In this part, we take a look at adding an initial level of security to OpenLDAP servers. We cover how to encrypt rootdn password with slappasswd, understand the structure of slapd.conf file, and disable anonymous directory read. We also learn the structure of slapd.conf and how to check it using slaptest, a utility that reads slapd.conf and checks whether it is in order or not — especially required in production environments, where configuration changes and updates must be thoroughly tested before applying them. Finally, we touch up on the sublect of ACLs (access controls) in slapd.conf.

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Getting Started with OpenLDAP, Part 1

LDAP (Lightweight Directory Access Protocol) is a protocol used to access directories. OpenLDAP is the open source implementation of LDAP. OpenLDAP software suite consists of a directory server and a client to access the directory. To be able to query other LDAP servers, only the openldap-client is required. In this article we will get started with installing and configuring an OpenLDAP client. Later we learn to install and configure the OpenLDAP server. We will also learn how to populate the directory server with data and search the directories anonymously.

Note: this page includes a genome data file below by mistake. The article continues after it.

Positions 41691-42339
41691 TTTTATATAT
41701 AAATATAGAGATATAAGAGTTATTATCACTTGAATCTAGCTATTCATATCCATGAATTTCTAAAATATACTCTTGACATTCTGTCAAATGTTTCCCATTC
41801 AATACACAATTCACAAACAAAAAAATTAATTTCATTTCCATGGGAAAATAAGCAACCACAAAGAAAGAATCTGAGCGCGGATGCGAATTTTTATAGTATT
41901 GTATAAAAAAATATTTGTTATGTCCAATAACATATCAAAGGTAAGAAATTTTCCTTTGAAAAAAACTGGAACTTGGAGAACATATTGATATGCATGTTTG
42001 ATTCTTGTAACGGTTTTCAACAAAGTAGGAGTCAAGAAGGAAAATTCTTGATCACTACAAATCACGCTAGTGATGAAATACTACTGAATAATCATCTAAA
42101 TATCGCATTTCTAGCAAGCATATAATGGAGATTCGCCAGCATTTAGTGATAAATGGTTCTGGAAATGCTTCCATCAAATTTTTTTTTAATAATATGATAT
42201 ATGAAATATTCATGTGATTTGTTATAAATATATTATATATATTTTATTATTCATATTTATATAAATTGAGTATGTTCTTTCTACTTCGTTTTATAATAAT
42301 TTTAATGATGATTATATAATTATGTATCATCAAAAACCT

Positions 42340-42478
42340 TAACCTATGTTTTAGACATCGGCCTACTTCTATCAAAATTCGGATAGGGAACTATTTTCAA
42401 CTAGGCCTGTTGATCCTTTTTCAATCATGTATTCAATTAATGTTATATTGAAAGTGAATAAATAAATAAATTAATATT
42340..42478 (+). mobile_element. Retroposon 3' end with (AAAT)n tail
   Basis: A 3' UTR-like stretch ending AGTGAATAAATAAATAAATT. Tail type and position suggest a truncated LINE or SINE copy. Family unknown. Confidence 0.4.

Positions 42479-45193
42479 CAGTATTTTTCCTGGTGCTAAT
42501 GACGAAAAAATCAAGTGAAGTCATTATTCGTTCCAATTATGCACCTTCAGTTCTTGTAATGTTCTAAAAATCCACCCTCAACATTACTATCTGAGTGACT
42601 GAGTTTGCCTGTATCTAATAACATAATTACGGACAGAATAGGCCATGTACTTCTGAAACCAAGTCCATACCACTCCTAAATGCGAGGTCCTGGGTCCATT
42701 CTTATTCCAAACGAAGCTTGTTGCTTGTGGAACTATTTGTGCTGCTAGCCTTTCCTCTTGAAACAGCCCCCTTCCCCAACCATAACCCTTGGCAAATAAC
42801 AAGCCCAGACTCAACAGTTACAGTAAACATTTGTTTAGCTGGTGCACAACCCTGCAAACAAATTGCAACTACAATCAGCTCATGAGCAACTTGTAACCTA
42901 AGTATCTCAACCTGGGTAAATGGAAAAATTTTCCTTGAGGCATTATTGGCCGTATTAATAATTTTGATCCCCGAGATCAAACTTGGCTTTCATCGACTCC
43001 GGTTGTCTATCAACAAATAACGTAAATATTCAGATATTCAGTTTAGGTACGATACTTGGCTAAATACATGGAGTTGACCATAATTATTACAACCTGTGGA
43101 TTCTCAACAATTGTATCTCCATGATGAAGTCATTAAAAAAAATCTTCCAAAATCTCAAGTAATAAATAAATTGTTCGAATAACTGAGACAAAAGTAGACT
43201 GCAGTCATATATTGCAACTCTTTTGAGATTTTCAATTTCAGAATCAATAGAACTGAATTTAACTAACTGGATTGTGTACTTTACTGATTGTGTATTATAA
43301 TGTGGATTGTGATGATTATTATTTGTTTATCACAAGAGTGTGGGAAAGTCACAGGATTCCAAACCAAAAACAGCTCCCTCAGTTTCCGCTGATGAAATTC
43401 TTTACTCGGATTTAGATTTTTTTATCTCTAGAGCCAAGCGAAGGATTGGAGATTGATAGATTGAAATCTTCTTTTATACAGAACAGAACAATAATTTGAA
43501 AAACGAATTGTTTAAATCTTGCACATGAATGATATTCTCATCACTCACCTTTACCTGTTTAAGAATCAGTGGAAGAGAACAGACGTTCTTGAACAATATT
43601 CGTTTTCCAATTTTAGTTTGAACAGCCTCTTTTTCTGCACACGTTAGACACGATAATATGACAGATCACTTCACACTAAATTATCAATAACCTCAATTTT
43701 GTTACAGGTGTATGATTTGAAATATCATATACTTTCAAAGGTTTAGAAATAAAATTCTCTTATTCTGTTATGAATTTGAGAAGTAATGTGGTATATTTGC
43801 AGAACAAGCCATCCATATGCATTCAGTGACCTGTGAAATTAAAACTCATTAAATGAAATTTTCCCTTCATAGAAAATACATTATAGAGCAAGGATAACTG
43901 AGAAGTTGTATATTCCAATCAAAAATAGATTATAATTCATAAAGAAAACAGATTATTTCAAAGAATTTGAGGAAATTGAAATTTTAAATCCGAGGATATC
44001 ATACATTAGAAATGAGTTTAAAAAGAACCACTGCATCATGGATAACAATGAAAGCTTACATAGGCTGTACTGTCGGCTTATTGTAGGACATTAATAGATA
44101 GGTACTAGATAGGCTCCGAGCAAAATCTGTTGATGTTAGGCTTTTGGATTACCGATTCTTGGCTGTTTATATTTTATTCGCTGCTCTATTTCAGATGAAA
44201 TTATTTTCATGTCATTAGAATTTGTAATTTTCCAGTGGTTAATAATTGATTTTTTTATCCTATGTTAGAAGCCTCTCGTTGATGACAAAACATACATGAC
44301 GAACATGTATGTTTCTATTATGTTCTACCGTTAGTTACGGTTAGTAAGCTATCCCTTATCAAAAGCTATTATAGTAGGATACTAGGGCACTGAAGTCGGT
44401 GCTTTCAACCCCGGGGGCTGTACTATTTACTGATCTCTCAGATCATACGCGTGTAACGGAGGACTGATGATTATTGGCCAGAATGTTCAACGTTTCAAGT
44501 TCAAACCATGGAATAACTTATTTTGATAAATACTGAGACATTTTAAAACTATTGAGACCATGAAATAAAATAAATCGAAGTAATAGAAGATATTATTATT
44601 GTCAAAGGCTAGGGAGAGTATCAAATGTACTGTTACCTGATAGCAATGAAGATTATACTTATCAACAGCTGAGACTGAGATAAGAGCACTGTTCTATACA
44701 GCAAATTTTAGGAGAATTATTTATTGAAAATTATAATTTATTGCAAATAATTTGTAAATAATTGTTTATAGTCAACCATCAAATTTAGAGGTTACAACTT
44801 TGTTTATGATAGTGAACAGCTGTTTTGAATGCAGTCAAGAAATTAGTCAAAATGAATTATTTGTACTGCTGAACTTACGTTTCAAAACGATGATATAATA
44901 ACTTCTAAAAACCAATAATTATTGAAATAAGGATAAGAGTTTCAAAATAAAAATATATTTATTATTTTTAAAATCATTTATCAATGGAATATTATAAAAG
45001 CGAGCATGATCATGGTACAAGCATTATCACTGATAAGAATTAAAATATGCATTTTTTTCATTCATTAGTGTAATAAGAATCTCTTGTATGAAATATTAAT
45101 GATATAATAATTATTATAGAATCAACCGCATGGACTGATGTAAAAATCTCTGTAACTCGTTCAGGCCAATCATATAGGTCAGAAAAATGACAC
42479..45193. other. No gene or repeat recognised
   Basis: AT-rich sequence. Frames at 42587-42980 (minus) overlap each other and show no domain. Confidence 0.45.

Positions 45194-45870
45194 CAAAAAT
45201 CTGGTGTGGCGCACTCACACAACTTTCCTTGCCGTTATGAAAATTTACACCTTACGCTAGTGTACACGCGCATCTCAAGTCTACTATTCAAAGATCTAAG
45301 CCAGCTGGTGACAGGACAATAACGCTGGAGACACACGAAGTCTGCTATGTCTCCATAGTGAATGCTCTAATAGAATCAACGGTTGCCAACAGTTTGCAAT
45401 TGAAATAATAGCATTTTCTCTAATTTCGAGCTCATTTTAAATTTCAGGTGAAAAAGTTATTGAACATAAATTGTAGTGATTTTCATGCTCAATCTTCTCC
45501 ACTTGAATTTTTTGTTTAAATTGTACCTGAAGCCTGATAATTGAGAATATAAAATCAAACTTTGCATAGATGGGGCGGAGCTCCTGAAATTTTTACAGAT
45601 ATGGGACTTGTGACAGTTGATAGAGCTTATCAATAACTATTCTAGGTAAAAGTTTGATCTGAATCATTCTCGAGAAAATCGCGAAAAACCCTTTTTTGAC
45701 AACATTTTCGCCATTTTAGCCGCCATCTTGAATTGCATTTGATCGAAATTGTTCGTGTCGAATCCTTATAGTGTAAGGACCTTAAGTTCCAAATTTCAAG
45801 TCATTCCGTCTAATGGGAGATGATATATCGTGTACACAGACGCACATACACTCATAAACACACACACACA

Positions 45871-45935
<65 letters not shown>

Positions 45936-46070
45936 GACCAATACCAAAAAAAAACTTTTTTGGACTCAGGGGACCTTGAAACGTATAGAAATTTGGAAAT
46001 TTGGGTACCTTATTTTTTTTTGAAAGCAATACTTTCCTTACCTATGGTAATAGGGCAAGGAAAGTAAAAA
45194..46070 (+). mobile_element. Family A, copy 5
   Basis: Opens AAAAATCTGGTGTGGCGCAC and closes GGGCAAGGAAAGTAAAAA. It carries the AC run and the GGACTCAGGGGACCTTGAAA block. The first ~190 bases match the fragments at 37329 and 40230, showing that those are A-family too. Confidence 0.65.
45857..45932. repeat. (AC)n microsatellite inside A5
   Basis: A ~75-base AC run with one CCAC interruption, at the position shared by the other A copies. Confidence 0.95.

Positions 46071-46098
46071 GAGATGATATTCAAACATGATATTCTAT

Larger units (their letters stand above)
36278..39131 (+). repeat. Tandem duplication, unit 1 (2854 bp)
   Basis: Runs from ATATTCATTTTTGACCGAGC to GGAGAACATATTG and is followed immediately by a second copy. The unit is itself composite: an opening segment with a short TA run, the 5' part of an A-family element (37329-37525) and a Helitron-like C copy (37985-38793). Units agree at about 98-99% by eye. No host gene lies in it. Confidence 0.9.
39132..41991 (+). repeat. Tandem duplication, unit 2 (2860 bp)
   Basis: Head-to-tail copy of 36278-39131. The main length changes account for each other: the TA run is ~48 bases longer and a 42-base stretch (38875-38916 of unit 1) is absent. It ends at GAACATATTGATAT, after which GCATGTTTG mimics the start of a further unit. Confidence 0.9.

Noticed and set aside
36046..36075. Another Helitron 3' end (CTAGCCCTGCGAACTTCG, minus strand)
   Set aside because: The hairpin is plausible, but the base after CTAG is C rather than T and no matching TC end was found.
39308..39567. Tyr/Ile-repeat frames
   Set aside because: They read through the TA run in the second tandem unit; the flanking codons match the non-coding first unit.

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Understanding SELinux, Part 9

Understanding how subjects (or processes) that have been created in memory get their SELinux security contexts.

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Understanding SELinux, Part 8

Let’s look at how to set default security contexts for files using policy modules. We will also use policy modules to set rules that will automatically transition the default type assigned to files and folders at the time of creation.s

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Understanding SELinux, Part 7

Let’s explore how to go about creating real-life policy modules.

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Understanding SELinux, Part 6

In this article, we will learn about the basics of policy modules.

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Understanding SELinux, Part 5

In Part 4, we looked at allow rules in an SELinux policy. This time we will discuss SELinux error logs in order to decipher them and take corrective action.

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Understanding SELinux, Part 4

Let’s explore how Allow Rules are applied for access permissions to objects based on their Security Contexts.

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Understanding SELinux, Part 3

In Part 2 we barely scratched the surface of the SELinux Targeted Policy that’s shipped with RHEL 5. This month we will try to delve deeper into it’s building blocks.

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Understanding SELinux, Part 2

Let’s explore SELinux modes, and learn a few commands that will help in understanding SELinux policies better.

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Understanding SELinux, Part 1

In this introductory article, our focus will be on SELinux Type Enforcement to give you a feel of SELinux.